#parent | #kids | TikTok releases report on teen safety as platforms try to preempt further regulator scrutiny


The news: TikTok has released a report with Praesidio Safeguarding, an independent agency, tracking the popularity and impact that viral self-harm-related content and dangerous “challenges” on the app have on teens and children, per Social Media Today.

  • The report is the latest move from TikTok and other social platforms to signal to users and advertisers that it’s taking steps to protect children and avoid issues like the ones that have plagued Instagram and Facebook this year. Issues with the latter services have brought increased regulatory scrutiny to competitors.

More on this: The Praesidio report, based on a survey of over 10,000 teens, parents, and teachers across 10 countries including the US and UK, found that while awareness of viral online “challenges” was high across all three groups, only 21% of teens actually took part in a challenge of any kind.

  • In fact, most teens felt neutral or positive about challenges. Only 2% felt that a challenge they participated in was dangerous, and just 11% reported a negative impact. Meanwhile, 54% felt the impact was neutral, and 34% felt it was positive. Among teens who identified a positive impact from participating, 64% said it helped improve their friendships and relationships.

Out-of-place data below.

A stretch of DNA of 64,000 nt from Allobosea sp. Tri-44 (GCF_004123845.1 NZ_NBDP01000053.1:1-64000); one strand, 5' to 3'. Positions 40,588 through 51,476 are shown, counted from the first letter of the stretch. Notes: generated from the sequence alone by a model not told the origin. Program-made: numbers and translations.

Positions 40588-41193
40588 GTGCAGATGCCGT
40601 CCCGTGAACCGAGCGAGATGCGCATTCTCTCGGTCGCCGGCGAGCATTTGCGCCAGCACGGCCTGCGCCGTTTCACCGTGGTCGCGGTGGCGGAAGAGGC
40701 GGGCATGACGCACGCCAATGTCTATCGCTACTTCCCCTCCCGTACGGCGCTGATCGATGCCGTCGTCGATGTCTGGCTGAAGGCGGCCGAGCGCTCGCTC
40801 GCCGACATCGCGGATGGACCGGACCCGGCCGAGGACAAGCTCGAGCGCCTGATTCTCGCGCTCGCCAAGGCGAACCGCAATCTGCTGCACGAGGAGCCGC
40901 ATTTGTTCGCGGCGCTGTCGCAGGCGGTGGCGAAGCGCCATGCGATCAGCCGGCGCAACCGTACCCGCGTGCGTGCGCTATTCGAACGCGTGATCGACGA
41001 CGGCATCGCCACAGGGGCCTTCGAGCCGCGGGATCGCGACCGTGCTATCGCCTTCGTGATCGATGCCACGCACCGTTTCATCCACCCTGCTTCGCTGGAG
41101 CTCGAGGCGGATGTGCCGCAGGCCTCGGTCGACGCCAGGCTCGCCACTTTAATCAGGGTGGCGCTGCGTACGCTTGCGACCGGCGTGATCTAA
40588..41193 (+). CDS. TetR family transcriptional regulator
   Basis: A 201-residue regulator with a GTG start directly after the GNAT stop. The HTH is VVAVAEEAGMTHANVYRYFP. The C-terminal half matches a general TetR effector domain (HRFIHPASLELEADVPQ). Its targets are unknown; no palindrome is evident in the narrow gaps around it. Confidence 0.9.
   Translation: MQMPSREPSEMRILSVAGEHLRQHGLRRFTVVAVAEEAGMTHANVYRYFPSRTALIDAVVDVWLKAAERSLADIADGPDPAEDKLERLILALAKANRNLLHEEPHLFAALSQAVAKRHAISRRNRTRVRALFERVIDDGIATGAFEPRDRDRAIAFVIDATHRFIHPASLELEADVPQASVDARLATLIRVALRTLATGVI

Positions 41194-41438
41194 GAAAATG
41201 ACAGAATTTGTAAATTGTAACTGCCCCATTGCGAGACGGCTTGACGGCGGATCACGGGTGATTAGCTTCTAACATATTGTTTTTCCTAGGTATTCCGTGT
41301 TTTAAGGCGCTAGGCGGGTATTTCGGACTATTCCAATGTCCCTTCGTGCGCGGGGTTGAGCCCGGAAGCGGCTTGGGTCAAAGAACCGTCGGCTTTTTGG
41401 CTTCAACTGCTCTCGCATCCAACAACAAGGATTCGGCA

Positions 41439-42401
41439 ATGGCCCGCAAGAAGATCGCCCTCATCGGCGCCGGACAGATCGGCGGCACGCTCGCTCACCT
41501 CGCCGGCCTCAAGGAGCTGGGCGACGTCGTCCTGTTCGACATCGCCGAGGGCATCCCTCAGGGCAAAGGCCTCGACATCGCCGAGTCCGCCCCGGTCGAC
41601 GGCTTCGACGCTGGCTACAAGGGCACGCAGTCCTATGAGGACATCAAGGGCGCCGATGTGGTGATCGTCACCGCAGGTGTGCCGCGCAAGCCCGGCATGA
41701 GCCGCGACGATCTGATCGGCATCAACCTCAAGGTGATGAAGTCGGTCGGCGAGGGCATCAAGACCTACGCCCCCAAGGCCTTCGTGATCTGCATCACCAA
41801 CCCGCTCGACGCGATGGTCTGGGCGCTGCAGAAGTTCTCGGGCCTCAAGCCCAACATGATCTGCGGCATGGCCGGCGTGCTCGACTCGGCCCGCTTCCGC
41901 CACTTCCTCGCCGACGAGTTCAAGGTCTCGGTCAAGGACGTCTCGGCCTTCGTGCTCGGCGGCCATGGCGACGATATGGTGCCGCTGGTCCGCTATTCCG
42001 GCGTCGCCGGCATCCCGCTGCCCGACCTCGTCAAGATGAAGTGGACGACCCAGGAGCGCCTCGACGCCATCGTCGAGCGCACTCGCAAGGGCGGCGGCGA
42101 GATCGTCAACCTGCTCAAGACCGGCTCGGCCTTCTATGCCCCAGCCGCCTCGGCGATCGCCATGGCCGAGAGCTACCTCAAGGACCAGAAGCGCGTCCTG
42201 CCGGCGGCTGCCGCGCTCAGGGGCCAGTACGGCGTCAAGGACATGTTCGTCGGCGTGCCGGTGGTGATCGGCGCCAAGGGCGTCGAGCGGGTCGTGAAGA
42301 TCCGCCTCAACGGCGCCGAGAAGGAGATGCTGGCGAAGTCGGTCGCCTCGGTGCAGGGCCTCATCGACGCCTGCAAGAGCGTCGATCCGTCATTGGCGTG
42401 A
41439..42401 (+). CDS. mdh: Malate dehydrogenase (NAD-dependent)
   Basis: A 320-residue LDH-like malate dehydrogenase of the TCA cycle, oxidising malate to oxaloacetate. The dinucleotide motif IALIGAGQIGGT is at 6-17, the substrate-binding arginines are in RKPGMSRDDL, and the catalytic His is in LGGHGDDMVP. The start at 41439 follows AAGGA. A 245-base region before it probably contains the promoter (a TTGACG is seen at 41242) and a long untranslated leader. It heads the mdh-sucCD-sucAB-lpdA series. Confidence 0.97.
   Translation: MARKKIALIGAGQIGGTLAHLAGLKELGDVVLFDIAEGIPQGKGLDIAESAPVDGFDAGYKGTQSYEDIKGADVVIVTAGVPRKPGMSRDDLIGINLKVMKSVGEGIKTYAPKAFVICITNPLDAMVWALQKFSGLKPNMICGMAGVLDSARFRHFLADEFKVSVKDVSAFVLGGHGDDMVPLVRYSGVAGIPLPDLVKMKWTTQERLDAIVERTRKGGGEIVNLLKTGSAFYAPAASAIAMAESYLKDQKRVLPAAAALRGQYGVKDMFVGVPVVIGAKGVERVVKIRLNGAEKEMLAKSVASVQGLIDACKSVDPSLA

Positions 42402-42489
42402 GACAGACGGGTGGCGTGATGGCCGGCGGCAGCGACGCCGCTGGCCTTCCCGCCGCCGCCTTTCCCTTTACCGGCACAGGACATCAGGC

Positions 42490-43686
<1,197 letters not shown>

• Still, the reasons why teens participated in these challenges show how susceptible they can be to dangerous ones. Fifty percent of teens cited “getting views, comments, and likes” as a main reason for taking part in a challenge, and another 46% ranked “impressing others” in their top three reasons.
  • TikTok isn’t the only platform where potentially dangerous trends can go viral, but it’s had its share of challenges reach the mainstream and create a moral panic. The report also found that 46% of teens wanted more information about the risks of challenges. In a blog post published Wednesday, TikTok said it is working to provide those resources.

Why this matters: After a fall report on Instagram found that the app had harmful effects on teens and children, social platforms have been racing to introduce safety features for underage users and to get the word out to regulators and advertisers that their products are safe for children.

  • Last month, Snap, TikTok, and YouTube were called to testify before the US Congress about each platform’s effects on children. At the hearing, TikTok said it would support regulatory changes that would prevent or increase the difficulty of gathering data from minors.
  • TikTok recently added features that include redirecting users to resources when they search for terms related to eating disorders and self-harm.



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